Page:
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The Catcher in the Rye, written by J.D. Salinger, is seen throughout the narrative repeatedly asking the simple question, ³Where do ducks go in the winter?² The simplicity of this question reflects upon a predicament for Holden that remains of the utmost importance and significance throughout the novel. Although a complex character, Holden many times acts analogous to a childish figure that indulges in simplicity, questioning and answering his own quandaries in a simplified, juvenile manner. His fascination with this question can only be looked upon as the unadulterated, more youthful side to his character. Furthermore, finding the answer to the outlandish question remains a persistent top priority for a character that otherwise gives up on various unambiguous opportunities, events, and positive prospects of his life.
The first time Holden asks about the ducks is on his way to the Edmont hotel. He curiously asks the cab driver that is driving him to the hotel his opinion on where the ducks go during the winter. The query is uncharacteristically off-topic, yet Holden insists with much verve that his question is a genuine one, and hassles the cab driver for a bona fide response. The question can be described as random and unsystematic, analogous to his existence. Because the ducks and their whereabouts represent the unknown, Holden can greatly relate to them. At a time in his life where he is moving onward into an unfamiliar existence, the main character connects with the ducks because he has finished an important period in his life and is moving on into another phase. However, unlike the ducks, Holden does not know where in his life he is going. He feels that his ³pond,² which represents his life up until his leave from school, is freezing over as well, and he must therefore find a comfortable, secure safe-haven with his newly found independence. Like many other parts of the narrative, Holden can only connect his independence and curiosity in a bizarre manner, and likens them with ducks in a pond. Before visiting the pond himself, Holden once again asks a taxi driver advice on the situation at hand. Taxi driver’s vehicle consequently comes to symbolize a comfortable place for Holden, a safe haven where he can inquire about the ducks. Because the cab drivers are much older then most of the characters that Holden interacts with throughout the book, they are most likely viewed as wiser. Moreover, they possess a keen sense of direction because of what they do for a living, and Holden may possibly consider that they, of all people, might know which way the ducks head during the winter months.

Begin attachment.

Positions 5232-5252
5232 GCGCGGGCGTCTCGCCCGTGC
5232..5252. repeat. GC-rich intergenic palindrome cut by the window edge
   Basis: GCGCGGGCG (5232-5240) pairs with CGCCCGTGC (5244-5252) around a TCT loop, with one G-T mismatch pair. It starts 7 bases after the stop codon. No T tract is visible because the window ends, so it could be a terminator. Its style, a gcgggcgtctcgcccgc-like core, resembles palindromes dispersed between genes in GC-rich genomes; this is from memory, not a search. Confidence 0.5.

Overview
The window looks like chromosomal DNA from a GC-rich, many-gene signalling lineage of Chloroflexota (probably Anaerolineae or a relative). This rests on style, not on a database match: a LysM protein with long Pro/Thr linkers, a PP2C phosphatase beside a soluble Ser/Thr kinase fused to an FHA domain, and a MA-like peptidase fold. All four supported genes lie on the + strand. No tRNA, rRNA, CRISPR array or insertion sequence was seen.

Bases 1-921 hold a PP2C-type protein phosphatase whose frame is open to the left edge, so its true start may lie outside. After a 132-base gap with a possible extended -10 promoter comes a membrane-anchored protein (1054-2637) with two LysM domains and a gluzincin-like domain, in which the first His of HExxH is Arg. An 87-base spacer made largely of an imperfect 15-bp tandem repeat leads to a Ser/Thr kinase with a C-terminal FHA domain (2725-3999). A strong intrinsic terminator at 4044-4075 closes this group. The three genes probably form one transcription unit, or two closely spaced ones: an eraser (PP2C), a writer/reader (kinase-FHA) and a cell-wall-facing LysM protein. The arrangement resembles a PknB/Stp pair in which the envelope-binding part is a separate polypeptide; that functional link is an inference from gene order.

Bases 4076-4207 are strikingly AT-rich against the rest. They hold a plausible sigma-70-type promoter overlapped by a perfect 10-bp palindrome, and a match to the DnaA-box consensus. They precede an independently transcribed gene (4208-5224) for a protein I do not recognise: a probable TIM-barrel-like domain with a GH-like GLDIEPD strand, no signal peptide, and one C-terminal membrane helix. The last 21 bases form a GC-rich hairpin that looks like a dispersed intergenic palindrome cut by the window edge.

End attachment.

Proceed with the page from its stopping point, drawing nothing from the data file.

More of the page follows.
Later in the book, the conversation turns to ducks and fish. Holden insists, however, that although the fish mean nothing to him, he emphatically desires to comprehend the ducks¹ situation. The fish could very well be, in a figurative sense, children, still under the protective barrier of the frozen shell of the pond, seemingly very limited to move about freely. The ducks, in turn, seem to be the independent, free adults of the world, at first relying on the pond for support, but then flying away to where the sky¹s the limit with potential and possibilities. In turn, Holden constantly finds himself in situations where he does not know whether to he is more akin to a child or an adult. It is apparent that Holden desires childhood because of his fond, warm memories of youth, but senses that he is being forcefully pushed into adulthood and independence because of his newly established freedom away from a structured, methodical world.
Observably, Holden is exceptionally alarmed by the idea of change and disappearance. Because of his abrupt independence, Holden explains in only a way that he can, his life¹s experiences he has accumulated thus far into the novel. Drawing from past encounters and occurrences, Holden can usually muster up an explanation for just about everything. However, when it comes to the ducks in the pond, Holden finds himself in total uncertainty, and at first seems more detached then related to the creatures in the pond. When Holden finally visits the pond for himself, he finds no ducks, and the water is more slushy than frozen over. Immediately Holden thinks about his own death, and what it may be like. This accounts for his feelings of eptiness when, instead of finding the ducks, as he had hoped, the character finds nothing. A feeling of isolation and remoteness fills Holden, and the reflection of death naturally occurs. The slushy water in the lagoon implies that although Holden is an individual now, the transition into complete adulthood is still not finished, and supplementary development will need to continue until the pond completely freezes over, so to speak.
At the end of the novel, Holden is indeed able to answer his own question. Visiting the pond himself shows Holden that he has conclusively found what he was in search of. It also suggests that he can understand his life situation sufficiently more then he had at the beginning of the novel. Now he is able to understand that there is indeed a transition period in life, and knows everybody must make the crucial change from childhood into maturity. Since change is inevitable, Holden eventually learns to deal with the radical alterations in his life, and his responsibilities for them. The conclusion that Holden holds is one of much sorrow, yet wonderment. Though Holden still holds a defensively cynical, skeptic tone at the end of the book, the ending is hardly tragic. Although Holden still has much growing up to do, he has learned the indispensable and perpetual lesson of where ducks go in the winter.
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